Insane Clown Posse: “We’re doing the American thing – we’re suing”

Would you consider a “wicked clown” a gang threat or a bad Halloween costume?  Fans of rap-metal duo Insane Clown Posse (ICP) have been characterized as drinking Faygo soda and wearing face paint while they listen to the horror-themed rap group.  Juggalos, as they are called, have developed their own idioms and slang that they demonstrate at the annual “Gathering of the Juggalos,” an annual festival where they watch ICP perform songs such as “Juggalo Homies,” a famous single that embraces the familial relationship of true friendship.  Recently, the FBI identified Juggalos as a “loosely organized hybrid gang” in their 2011 National Gang Threat Assessment report.  ICP became upset when the FBI failed to respond to their record request under the Freedom of Information Act (FOIA) and have sued the FBI in the U.S. District Court for the Eastern District of Michigan for information providing an explanation for the gang classification.

ICP’s members, Joseph Bruce (also known as Violent J) and Joseph Utsler (also known as Shaggy 2 Dope) have distinguished themselves in the music world with their supernatural- and horror-based lyrics.  Utsler has described their followers, coined Juggalos, as people from all walks of life who come together as a family.  The philosophy of the Juggalos was influenced by Bruce’s childhood, where he experienced extreme poverty.  As a child, he decided to embrace his lifestyle and turned the secondhand clothes he was forced to wear into something he could be proud of by joining together with his brother and other less fortunate kids to provide familial support.

The National Gang Threat Assessment report accuses Juggalos of having “gang-like behavior” in which they commit crimes and violence, which is supported by a photo of a Juggalo with a painted face and pointed gun.  The report also classifies the Juggalos as “a criminal organization formed on the street” and places them with more serious gangs such as MS-13, Crips and Bloods.  However, ICP insists their fans are a family, not a gang.  The FBI report admits the crimes attributed to the Juggalos are both minor and limited to individuals, but also claims subsets of Juggalos are taking part in more serious crimes such as assaults, thefts, and drug trafficking.

The FBI is concerned with not being equipped to monitor the potential gang threat of the Juggalos.  The report states that the “transient, criminal Juggalo groups pose a threat to communities due to the potential for violence, drug use/sales, and their general destructive and violent nature.”  The report reveals charges of suspected Juggalos beating and robbing an elderly man in 2010 and the shooting of a couple in 2011.  Arizona, California, and Pennsylvania, and Utah are among the states considering Juggalos a criminal gang.  As a result, some schools have prohibited any clothing supporting ICP on school property.  The CEO of ICP has insisted any gang-related behavior was not committed by the Juggalos, but by some disturbed individuals using the Juggalo distinction in an attempt to excuse the crime.

In addition to the lawsuit, the Juggalos have created a website known as “Juggalos Fight Back,” where victims can express their concerns of being part of the gang designation.  The website gives Juggalos the opportunity to fill out an “Event Statement Regarding Juggalo Legal Action” where they can share their experience for it to be reviewed by ICP’s lawyers, free of charge.  The statement encourages complaints regarding law enforcement, border patrol, airline security, and any other governmental agencies or employees as a result of being a Juggalo.  ICP’s lawyer, Howard Hertz, expressed that the goal is for Juggalos to be removed from the gang list.  Hertz also said they are going through thousands of reports from fans who have suffered negative effects regarding the new gang designation.  Reports include complaints of fans who have lost their children, been discharged from the military, and been suspended from school for being associated with ICP.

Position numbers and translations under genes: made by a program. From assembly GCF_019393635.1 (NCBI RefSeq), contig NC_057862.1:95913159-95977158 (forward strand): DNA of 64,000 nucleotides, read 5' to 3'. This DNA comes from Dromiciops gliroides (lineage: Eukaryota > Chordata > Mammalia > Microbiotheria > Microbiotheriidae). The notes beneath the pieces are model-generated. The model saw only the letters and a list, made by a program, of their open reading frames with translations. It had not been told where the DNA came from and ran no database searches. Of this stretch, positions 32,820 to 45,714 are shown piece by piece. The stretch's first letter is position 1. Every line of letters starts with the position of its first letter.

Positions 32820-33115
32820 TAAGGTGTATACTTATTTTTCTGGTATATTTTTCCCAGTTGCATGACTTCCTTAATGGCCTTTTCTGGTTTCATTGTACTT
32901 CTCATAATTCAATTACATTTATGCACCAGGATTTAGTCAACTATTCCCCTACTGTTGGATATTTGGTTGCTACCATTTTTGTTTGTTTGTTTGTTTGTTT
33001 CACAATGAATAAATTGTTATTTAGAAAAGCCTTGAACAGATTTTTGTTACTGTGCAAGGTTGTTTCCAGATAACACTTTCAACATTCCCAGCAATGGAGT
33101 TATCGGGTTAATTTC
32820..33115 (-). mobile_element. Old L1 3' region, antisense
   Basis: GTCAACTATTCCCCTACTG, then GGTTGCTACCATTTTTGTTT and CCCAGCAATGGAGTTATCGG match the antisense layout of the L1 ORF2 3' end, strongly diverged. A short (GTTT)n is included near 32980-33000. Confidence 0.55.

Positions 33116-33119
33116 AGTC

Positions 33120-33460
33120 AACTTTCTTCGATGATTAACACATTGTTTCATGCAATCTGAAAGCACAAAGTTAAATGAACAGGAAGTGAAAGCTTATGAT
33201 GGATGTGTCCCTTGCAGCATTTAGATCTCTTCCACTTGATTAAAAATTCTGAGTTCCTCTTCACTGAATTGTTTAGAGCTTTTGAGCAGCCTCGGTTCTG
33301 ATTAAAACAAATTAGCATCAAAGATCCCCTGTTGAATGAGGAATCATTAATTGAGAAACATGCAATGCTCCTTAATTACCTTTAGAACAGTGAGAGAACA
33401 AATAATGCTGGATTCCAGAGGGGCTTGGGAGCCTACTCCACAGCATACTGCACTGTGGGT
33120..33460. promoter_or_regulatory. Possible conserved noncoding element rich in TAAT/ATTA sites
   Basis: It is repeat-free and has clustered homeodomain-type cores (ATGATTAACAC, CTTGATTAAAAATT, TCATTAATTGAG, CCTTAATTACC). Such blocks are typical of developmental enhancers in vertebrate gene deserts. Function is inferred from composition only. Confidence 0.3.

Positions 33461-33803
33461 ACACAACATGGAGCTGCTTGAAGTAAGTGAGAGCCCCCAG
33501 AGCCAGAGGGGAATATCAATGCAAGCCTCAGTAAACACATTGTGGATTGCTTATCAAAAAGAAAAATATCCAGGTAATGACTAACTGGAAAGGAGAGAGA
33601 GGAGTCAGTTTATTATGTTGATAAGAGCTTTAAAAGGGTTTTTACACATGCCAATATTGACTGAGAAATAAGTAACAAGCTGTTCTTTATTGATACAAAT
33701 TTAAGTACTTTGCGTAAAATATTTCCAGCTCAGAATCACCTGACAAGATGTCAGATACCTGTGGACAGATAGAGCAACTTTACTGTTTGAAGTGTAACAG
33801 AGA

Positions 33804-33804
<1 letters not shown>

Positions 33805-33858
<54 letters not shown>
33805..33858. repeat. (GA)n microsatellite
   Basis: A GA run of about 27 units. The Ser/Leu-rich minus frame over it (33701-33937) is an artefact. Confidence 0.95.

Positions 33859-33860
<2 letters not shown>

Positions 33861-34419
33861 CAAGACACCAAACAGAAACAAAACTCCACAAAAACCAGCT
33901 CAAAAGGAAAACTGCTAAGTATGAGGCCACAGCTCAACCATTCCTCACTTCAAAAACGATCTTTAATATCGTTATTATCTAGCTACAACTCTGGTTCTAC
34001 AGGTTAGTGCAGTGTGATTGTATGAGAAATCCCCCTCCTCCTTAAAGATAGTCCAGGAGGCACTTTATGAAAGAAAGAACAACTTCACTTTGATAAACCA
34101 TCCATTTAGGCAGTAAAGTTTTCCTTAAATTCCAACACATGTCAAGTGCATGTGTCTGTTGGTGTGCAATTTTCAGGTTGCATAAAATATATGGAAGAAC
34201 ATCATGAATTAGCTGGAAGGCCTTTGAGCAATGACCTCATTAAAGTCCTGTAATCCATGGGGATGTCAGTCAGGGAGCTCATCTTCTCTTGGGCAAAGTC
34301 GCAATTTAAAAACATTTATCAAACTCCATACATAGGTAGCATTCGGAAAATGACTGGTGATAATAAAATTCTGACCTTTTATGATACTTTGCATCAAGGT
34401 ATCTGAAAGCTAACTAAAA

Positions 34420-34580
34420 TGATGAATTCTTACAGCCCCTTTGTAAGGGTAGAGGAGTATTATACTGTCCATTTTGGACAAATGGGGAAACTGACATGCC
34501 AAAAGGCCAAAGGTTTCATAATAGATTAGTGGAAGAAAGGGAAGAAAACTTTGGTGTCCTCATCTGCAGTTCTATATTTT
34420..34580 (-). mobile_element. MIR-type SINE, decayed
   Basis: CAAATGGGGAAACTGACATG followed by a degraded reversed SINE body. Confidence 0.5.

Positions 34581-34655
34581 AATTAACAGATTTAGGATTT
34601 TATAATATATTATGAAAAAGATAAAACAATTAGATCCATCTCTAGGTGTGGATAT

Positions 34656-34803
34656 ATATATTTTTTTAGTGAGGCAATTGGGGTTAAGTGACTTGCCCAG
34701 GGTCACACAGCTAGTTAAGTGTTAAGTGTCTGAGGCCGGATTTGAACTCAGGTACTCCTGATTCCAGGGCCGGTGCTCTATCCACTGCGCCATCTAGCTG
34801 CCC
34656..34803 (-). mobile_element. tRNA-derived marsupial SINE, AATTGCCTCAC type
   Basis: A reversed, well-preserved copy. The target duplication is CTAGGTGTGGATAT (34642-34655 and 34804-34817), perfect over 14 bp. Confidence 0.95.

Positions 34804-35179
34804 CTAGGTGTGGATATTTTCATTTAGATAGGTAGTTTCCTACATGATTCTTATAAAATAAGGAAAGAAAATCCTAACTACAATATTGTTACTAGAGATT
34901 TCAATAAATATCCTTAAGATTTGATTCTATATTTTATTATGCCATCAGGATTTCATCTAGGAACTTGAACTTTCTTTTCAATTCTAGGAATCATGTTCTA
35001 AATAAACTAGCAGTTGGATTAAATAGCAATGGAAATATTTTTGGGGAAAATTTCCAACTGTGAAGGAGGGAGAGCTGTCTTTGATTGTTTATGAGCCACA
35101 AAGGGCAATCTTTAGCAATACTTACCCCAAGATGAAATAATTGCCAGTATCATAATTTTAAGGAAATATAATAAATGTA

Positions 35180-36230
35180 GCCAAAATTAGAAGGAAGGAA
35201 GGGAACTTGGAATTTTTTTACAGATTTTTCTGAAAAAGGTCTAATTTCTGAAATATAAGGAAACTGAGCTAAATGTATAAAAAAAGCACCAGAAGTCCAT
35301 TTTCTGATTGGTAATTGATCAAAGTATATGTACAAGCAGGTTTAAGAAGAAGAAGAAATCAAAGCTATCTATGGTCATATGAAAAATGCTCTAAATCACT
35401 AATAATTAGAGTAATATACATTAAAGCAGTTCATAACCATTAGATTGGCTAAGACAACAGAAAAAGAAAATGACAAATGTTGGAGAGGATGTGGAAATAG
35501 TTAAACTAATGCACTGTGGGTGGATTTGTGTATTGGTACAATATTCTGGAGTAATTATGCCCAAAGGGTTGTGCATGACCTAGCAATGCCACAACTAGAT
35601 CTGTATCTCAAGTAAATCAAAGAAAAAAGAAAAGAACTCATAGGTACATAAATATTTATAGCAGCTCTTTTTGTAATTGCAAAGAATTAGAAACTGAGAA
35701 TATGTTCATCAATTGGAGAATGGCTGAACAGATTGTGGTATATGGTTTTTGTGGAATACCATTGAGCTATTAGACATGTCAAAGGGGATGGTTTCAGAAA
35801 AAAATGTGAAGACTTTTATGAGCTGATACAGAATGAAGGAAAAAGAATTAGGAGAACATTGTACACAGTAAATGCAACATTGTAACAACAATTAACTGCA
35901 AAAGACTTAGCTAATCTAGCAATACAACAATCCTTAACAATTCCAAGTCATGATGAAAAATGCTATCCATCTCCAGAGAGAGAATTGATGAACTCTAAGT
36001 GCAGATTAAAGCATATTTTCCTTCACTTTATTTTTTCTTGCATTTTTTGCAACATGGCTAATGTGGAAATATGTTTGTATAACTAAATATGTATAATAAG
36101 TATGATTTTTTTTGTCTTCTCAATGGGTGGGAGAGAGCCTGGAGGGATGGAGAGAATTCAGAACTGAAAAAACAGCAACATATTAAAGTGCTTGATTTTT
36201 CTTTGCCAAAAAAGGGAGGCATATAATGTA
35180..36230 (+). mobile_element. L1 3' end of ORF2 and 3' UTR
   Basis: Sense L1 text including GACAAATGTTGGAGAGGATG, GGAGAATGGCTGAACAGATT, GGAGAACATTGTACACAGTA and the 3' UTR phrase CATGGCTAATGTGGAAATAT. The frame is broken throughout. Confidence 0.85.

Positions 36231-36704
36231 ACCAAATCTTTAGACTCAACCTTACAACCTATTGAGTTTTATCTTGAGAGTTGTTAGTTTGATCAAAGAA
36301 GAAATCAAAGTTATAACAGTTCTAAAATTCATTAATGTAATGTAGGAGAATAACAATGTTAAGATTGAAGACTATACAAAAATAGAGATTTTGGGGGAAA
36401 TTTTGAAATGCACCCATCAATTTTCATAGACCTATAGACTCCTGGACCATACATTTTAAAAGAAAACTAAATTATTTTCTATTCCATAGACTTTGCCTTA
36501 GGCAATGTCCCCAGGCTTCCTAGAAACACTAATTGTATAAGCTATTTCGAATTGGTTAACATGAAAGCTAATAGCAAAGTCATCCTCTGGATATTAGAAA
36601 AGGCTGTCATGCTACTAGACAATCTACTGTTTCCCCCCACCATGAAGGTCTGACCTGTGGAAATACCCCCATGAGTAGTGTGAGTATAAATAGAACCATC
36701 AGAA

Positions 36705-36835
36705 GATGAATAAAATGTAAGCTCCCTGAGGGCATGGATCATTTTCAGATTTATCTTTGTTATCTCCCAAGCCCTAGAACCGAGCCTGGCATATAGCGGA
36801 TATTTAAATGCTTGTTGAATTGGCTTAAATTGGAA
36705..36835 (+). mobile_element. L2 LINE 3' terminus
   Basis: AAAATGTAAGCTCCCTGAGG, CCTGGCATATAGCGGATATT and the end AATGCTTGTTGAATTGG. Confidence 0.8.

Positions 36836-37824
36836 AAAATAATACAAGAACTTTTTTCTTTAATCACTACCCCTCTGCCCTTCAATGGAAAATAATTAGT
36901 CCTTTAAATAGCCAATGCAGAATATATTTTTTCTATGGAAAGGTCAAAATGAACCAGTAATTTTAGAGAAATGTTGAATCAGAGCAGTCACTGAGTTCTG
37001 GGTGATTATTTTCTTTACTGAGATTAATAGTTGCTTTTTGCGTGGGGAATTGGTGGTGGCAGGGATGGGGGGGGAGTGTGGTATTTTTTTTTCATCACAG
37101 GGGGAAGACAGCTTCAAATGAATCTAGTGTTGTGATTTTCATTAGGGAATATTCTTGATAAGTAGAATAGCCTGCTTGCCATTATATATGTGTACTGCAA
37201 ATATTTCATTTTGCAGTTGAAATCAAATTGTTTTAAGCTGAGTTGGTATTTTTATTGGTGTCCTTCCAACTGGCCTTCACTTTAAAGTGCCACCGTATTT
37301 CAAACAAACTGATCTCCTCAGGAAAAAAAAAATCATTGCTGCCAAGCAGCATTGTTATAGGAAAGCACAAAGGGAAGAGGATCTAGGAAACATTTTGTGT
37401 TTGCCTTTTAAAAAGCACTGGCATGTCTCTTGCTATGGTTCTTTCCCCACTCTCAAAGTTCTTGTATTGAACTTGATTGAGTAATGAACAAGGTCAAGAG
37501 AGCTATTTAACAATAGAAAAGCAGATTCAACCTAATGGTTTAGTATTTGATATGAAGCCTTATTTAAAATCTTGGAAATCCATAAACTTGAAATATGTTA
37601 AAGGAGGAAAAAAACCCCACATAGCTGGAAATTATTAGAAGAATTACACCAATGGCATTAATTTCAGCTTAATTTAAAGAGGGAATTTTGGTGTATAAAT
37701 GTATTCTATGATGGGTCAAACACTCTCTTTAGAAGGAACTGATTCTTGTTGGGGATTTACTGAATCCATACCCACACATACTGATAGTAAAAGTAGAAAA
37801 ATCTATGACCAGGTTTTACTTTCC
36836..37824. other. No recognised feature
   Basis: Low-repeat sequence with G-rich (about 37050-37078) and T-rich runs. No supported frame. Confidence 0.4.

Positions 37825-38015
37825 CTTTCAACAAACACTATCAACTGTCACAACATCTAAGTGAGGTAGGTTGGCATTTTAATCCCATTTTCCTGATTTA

ICP has stated:  “We are not a gang!  We are a family!  We come together for our luv (sic) of the Insane Clown Posse, Psychopathic Records, and our Juggalo pride.  Can we take a . . . second to note that Jimmy Buffett’s Parrot Heads, Lady Gaga’s Little Monsters, Justin Bieber’s Beliebers, the Grateful Dead’s Deadheads and many more haven’t been labeled as a gang?”  Shaggy 2 Dope has also explained the group’s actions by saying, “You’re trying to grow love in your country . . . then the head of your country—the FBI—just turns around and . . . kicks you in the nuts.  How are you supposed to respond to that?”  ICP does not believe their fans should be harassed for showing their dedication to the “wicked clowns.”

ICP describes their love for their Juggalos in saying, “Look, I probably love my family more than anybody here, but my homies are family too, 3rd cousins’ get outta here.”  However, ICP’s Juggalos may not be as friendly as their lyrics make them out to be.


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About Shannon Page, Senior Staff Writer (11 Articles)
Shannon Page served as a Staff Writer for the Campbell Law Observer. She is from Wallace, North Carolina. Shannon received her Bachelor of Arts in English from Campbell University in 2010. After her first year of law school, she traveled to Venice, Italy to study Comparative Business Organizations through Wake Forest University School of Law. During law school, she interned at Ludlum Law Firm and at The Law Offices of Jeffrey G. Marsocci. Shannon graduated from Campbell Law School in May 2014.
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